Sunday, September 30, 2012

NPR Puzzle 9/30/12 True is Not the Opposite of Mute

Here's this week's NPR Puzzle:
Think of a word in which the second letter is R. Change the R to an M, and rearrange the result. You'll get the opposite of the original word. What is it? (Hint: The two words start with the same letter.)
We don't have this yet. I'll endeavor to craft a wonderful post without the answer. (Psst, hurry up, Ross!)

Of course, you didn't have any trouble solving it and you've already clicked through to the handy NPR form for submitting the answer.

Hah! I solved it before Ross did. Bragging rights ALL DAY! Oh, wait, there's a flag on the play. Ross is claiming my answer isn't the right answer. Whatever.

Ross predicts moaning and groaning from the usual suspects (we're looking at you, Mendo Jim), so remember the rules: don't hint so I notice.

Okay, photos. So what I did was look in Wiki for one of these words. Then I noodled around until I thought, "Ooh, I like [insert place name here]" for reasons I can't say. That took me to a particular person's Wiki page, and from there I scrounged some photos...that, really, have nothing to do with the puzzle except that they look pretty and I want to go there.







Time for

This is where we ask you how many entries you think NPR will get for the challenge above. If you want to win, leave a comment with your guess for the range of entries NPR will receive. First come first served, so read existing comments before you guess. Or skip the comments and send an email with your pick to Magdalen (at) Crosswordman (dot) com. Ross and I guess last, just before we publish the Thursday post. After the Thursday post is up, the entries are closed. The winner gets a puzzle book of our choosing.
There were more than 1100 entries this week, which means that Henry won. Because he's very nearly family, we'll pick something out and give it to him when he next visits. (Thanksgiving?) For non-family members, we'll mail it out. Honest! Send in your favorite range and see if you can win.
Here are the ranges:
Fewer than 50       
51 - 100
101 - 150
151 - 200
201 - 250
251 - 300
301 - 350
351 - 400
401 - 450
451 - 500

501 - 550
551 - 600
601 - 650
651 - 700
701 - 750
751 - 800
801 - 850
851 - 900
901 - 950
951 - 1,000
1,001 - 1,050         
1,051 - 1,100
1,101 - 1,150
1,151 - 1,200
1,201 - 1,250
1,251 - 1,300
1,301 - 1,350
1,351 - 1,400
1,401 - 1,450
1,451 - 1,500

1,501 - 1,550
1,551 - 1,600
1,601 - 1,650
1,651 - 1,700
1,701 - 1,750
1,751 - 1,800
1,801 - 1,850
1,851 - 1,900
1,901 - 1,950
1,951 - 2,000
2,001 - 2,050
2,051 - 2,100
2,101 - 2,150
2,151 - 2,200
2,201 - 2,250
2,251 - 2,300
2,301 - 2,350
2,351 - 2,400
2,401 - 2,450
2,451 - 2,500

2,501 - 2,750
2,751 - 3,000
3,001 - 3,250
3,251 - 3,500
3,501 - 4,000
4,001 - 4,500
4,501 - 5,000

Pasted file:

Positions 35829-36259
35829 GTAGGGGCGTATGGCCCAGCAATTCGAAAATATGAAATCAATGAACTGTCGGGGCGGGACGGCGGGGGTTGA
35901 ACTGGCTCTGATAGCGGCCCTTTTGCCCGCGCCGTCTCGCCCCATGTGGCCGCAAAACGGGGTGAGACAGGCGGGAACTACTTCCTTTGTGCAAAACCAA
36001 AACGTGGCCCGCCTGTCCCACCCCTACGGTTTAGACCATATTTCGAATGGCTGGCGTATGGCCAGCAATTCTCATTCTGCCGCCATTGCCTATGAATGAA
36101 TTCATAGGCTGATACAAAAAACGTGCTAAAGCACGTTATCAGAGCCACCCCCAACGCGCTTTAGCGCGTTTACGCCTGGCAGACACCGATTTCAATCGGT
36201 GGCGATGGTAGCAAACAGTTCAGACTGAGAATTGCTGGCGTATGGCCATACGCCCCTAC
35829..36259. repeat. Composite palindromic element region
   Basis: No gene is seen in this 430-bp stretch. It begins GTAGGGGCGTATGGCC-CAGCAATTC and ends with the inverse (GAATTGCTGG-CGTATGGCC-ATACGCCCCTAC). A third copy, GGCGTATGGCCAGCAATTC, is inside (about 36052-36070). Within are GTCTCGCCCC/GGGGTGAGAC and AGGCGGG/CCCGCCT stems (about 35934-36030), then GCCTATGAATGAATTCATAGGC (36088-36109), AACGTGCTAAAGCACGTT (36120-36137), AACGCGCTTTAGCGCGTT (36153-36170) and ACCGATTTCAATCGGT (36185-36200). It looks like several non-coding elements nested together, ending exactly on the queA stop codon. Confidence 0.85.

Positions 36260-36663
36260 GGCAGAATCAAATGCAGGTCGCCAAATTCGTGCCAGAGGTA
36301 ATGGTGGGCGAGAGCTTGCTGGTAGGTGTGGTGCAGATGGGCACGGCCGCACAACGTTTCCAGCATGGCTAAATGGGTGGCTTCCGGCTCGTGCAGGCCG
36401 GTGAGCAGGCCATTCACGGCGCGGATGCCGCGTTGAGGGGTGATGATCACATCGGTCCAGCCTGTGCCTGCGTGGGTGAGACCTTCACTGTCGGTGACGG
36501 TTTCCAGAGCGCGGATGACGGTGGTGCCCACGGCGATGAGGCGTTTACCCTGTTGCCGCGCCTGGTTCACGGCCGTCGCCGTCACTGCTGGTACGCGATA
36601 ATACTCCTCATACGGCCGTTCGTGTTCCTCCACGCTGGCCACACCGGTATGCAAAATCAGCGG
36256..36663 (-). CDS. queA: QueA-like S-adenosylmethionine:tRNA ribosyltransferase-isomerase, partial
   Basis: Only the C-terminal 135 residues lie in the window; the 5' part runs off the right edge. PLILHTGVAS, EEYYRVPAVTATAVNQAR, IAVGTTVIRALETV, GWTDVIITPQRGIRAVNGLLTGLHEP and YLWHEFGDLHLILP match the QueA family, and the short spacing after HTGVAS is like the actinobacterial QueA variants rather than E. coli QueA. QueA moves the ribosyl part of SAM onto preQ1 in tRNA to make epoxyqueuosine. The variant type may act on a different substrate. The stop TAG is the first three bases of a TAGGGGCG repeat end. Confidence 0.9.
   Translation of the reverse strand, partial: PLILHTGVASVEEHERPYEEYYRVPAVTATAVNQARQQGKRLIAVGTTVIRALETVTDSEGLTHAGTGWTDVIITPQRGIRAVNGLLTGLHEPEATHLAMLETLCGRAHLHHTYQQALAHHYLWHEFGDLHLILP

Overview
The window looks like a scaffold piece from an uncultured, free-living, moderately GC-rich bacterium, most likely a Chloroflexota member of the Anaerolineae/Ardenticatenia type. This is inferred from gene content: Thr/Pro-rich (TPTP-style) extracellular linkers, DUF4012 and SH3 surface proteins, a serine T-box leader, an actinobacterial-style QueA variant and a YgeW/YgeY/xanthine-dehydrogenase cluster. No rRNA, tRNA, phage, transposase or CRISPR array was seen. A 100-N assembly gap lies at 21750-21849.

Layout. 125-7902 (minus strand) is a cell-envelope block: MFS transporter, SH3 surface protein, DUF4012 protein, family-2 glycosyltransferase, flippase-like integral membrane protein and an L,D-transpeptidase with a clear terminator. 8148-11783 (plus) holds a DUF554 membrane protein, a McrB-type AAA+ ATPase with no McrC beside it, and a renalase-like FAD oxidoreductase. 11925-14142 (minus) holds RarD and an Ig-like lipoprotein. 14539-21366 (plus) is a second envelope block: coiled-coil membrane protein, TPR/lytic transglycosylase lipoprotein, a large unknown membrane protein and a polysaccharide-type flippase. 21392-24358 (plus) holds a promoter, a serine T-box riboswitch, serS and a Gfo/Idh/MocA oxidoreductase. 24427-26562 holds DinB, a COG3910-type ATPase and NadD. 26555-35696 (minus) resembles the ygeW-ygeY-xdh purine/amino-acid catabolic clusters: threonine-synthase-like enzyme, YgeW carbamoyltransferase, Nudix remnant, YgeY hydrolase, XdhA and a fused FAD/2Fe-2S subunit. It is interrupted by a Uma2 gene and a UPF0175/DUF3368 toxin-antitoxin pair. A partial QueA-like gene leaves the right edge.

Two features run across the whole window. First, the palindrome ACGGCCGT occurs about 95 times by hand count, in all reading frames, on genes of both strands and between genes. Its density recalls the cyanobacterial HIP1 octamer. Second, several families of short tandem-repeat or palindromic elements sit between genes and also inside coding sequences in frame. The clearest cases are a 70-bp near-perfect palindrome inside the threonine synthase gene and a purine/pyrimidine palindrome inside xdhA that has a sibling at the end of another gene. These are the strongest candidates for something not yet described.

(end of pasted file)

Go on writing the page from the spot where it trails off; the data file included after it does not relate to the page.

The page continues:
More than 5,000
More than 5,000 and it sets a new record.
Our tie-break rule:   In the event that a single round number is announced with a qualifier such as "about" or "around" (e.g., "We received around 1,200 entries."), AND two separate people picked the ranges of numbers just before and just after that round number, the prize will be awarded to whichever entrant had not already won a prize, or in the event that both entrants had won a prize already or neither had, then to the earlier of the two entries on the famous judicial principle of "First Come First Serve," (or in technical legal jargon, "You Snooze, You Lose").  As of July 2012, this rule is officially no longer obsolete (and also I just like having fine print). 

9 comments:

KDW said...

Is it possible that I've solved this puzzle already? My word!

May I please have the 851-900 range?

Mendo Jim said...

Moaning and groaning about these challenges is not a vice.

I will give this week's $1 entry to anyone who can find a giveaway hint in any of my posts here over the years.

This week one has to wonder what it would take to make Will understand that the "opposite" words he wants are not really equivalent.
A corallary task would be what it would take to convince a newcomer that this is just the way things are here.

Curtis said...

I'll admit I haven't gotten this one yet, which is an interesting change of pace, considering I haven't spent more than five minutes on the puzzle in weeks. So, I'll go with 351 - 400.

skydiveboy said...

301

David said...

I still don't have the answer. 1001 to 1050, please.

Curtis said...

@David - don't feel bad about not having it. I submitted an answer that might work, but I'm not 100% sure of it. But, I don't have the time to pursue it further.

Marie said...

I have an answer--maybe. I'll take 401.

EKW said...

I have a five letter answer thanks to a comment ken posted on Blaine's blog.
It certainly seems to fit. I will try
501-550.

Joe Kupe said...

I had that five letter word answer but then a friend ran a java program and conivnced me otherwise! 101 - 150 please.